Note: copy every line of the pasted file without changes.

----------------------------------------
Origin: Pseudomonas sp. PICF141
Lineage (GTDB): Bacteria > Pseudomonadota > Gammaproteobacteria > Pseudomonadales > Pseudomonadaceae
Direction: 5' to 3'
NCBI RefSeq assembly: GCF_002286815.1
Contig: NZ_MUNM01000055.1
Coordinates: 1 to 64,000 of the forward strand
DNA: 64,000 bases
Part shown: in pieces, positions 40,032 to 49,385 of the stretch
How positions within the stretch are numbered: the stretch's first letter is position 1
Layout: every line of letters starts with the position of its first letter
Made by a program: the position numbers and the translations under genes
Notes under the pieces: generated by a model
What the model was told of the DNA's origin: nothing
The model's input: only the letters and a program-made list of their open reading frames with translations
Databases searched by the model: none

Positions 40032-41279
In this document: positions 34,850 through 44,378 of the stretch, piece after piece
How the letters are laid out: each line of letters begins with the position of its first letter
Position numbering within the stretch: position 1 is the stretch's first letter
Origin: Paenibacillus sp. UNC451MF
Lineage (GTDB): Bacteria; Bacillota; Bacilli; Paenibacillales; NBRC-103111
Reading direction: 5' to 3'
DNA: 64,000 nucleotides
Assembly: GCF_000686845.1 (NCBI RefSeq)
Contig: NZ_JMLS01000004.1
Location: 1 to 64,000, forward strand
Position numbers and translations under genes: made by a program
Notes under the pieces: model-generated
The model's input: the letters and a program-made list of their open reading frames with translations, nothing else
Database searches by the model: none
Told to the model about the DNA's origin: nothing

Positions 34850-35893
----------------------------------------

Origin: Pseudomonas sp. PICF141
Lineage (GTDB): Bacteria > Pseudomonadota > Gammaproteobacteria > Pseudomonadales > Pseudomonadaceae
Direction: 5' to 3'
NCBI RefSeq assembly: GCF_002286815.1
Contig: NZ_MUNM01000055.1
Coordinates: 1 to 64,000 of the forward strand
DNA: 64,000 bases
Part shown: in pieces, positions 40,032 to 49,385 of the stretch
How positions within the stretch are numbered: the stretch's first letter is position 1
Layout: every line of letters starts with the position of its first letter
Made by a program: the position numbers and the translations under genes
Notes under the pieces: generated by a model
What the model was told of the DNA's origin: nothing
The model's input: only the letters and a program-made list of their open reading frames with translations
Databases searched by the model: none

Positions 40032-41279
In this document: positions 34,850 through 44,378 of the stretch, piece after piece
How the letters are laid out: each line of letters begins with the position of its first letter
Position numbering within the stretch: position 1 is the stretch's first letter
Origin: Paenibacillus sp. UNC451MF
Lineage (GTDB): Bacteria; Bacillota; Bacilli; Paenibacillales; NBRC-103111
Reading direction: 5' to 3'
DNA: 64,000 nucleotides
Assembly: GCF_000686845.1 (NCBI RefSeq)
Contig: NZ_JMLS01000004.1
Location: 1 to 64,000, forward strand
Position numbers and translations under genes: made by a program
Notes under the pieces: model-generated
The model's input: the letters and a program-made list of their open reading frames with translations, nothing else
Database searches by the model: none
Told to the model about the DNA's origin: nothing

Positions 34850-35893